As we write up these blogs to share with you, we typically have a process in place. This process has certain timelines and deadlines involved and obviously missing these deadlines has an impact on delivery.
Where loading schedules in the airline industry is relatively straightforward, for the majority of the cruise ferry clients loading schedules is a fairly manually intensive process where schedules for upcoming periods are loaded as a single block for that future season. As a result, early booking timelines may vary based on when these schedules are loaded. Missed timelines may impact said schedule loading, and ultimately the spread of demand.
Now, the focus of this write up was originally centered around the nuances of demand change as a result of special activities one of which is when schedules are loaded. However, as I was writing this up I experienced one of those external factors which can throw things slightly for a loop. With any luck it adds a little bit of a hook to encourage you to read the rest of this article for which I nearly missed a couple of critical deadlines thanks to Mother Nature.
Typically, when it comes to forecasting we are looking at the normal. Yes, there is a certain amount of learning as we progress through our demand periods but essentially relative consistency is important. However, we do know that there are special activities which will always impact that forecast. For example, the one cited above regarding loading of schedules may have quite a significant impact where in one year a booking cycle may be spread out over 450 days, yet delays in posting a schedule may mean that similar booking activity may only be spread out over 380 days for the coming season.
Other behavior which may impact demand at certain points in time and for differing lengths are things such as fire-sales, campaign activity or special offers. These items may be as short as a Black Friday sale or they may run for weeks or even months depending on the agreement.
As a result, a major feature in our next release is a module which we refer to as Demand Change Manager, which is used for times when there are exceptional circumstances impacting demand for a specific time in the booking cycle.
This new functionality is designed to allow the impact of such special actions to be:
- Excluded from regular forecasting
- Re-used to impact future forecasts
- Adjusted when using it in future to model the impact on both expected change volume as well as duration of impact.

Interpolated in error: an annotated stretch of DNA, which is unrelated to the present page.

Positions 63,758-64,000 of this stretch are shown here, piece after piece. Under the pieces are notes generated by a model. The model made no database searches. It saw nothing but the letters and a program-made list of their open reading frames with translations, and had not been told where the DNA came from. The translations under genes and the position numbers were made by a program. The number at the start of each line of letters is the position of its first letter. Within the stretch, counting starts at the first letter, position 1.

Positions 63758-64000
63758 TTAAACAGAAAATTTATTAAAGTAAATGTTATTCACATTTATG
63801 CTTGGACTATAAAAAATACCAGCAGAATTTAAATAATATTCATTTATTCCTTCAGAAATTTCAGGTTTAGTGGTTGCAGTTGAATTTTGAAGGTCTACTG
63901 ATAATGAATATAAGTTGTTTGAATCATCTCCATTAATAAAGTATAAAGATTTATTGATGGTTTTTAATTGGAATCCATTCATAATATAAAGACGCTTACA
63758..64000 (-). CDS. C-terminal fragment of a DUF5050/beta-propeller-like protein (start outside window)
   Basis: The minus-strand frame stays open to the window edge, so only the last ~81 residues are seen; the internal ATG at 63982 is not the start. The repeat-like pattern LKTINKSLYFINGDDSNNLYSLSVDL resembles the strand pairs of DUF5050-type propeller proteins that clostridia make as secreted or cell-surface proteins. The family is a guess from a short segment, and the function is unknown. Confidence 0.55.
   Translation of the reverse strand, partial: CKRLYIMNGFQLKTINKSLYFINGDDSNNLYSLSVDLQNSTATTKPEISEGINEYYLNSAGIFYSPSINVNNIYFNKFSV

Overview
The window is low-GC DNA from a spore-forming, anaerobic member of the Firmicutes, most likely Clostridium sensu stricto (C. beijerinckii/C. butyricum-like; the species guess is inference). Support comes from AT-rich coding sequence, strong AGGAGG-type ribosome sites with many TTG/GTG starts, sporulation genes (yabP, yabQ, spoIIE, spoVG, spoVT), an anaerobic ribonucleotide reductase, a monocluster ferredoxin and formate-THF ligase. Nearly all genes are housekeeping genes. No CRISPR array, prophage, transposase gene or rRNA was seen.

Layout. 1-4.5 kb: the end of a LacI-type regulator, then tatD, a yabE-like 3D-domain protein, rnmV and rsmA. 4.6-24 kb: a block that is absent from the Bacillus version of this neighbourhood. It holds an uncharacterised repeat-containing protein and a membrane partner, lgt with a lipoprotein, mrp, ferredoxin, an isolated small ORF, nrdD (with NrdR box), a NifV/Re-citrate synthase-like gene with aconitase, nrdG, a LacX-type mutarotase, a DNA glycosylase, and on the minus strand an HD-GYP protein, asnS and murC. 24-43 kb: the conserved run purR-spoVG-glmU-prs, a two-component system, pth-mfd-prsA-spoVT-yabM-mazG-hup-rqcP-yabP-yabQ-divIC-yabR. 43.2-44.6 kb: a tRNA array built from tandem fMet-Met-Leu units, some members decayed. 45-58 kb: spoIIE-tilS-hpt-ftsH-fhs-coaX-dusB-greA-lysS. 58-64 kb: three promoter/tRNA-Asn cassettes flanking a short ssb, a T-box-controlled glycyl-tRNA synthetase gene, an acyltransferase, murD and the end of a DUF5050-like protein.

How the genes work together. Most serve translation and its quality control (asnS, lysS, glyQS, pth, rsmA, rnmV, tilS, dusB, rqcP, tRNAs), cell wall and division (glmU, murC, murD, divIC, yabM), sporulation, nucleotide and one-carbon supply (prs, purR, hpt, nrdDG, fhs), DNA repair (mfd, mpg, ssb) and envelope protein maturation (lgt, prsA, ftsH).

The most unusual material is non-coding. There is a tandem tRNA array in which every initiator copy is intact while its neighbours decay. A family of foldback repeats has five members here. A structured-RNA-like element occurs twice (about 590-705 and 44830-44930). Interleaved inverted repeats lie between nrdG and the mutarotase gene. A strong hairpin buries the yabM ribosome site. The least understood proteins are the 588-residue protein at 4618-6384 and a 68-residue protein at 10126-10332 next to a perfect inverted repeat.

The functionality provides the user with insight as to the impacts of special activities historically and allows them to select appropriate activities to apply to future amendments. The goal is to gain those additional points in terms of forecast accuracy to eke all possible gains from the solution. A key benefit from the Demand Change Manager functionality is the ability to adjust forecasts based on scheduling being changed or pushed forward as a result of Covid-19 based government restrictions on travel.
We are also focusing our efforts on this year’s maintenance releases to provide users with other tools to assist in minimizing the impact of Covid-19 uncertainties.
- “Artificial forecasts” will allow users to generate forecasts which incorporate adjustments based on their relevant government policies for travel, and will allow for changes at short notice as new announcements are made.
- Enhancements to how cancellations are handled will improve the forecasts and resulting optimization in this time where cancellation policies have been somewhat relaxed.
- Capacity Management will allow users to experiment with different staffing levels or equipment sizes to minimize costs of transporting their demand.
So where do the ants come into this? Well, as I was writing up this article in the week, I faced a few deadline challenges due to external factors. When it came time for putting the finishing touches to this blog, I got somewhat waylaid by a rather large nest of ants, who decided that my laptop was a nice warm location in which they should make a home. As a result, my machine started doing some strange things. I had to spend a fair amount of time getting rid of the blighters, delaying delivery somewhat. But they also allowed me to add the quirk to the article, and a hopefully catchy title.
Did the ants impact the entertainment value and the readability (or the number of readers)? I certainly hope so.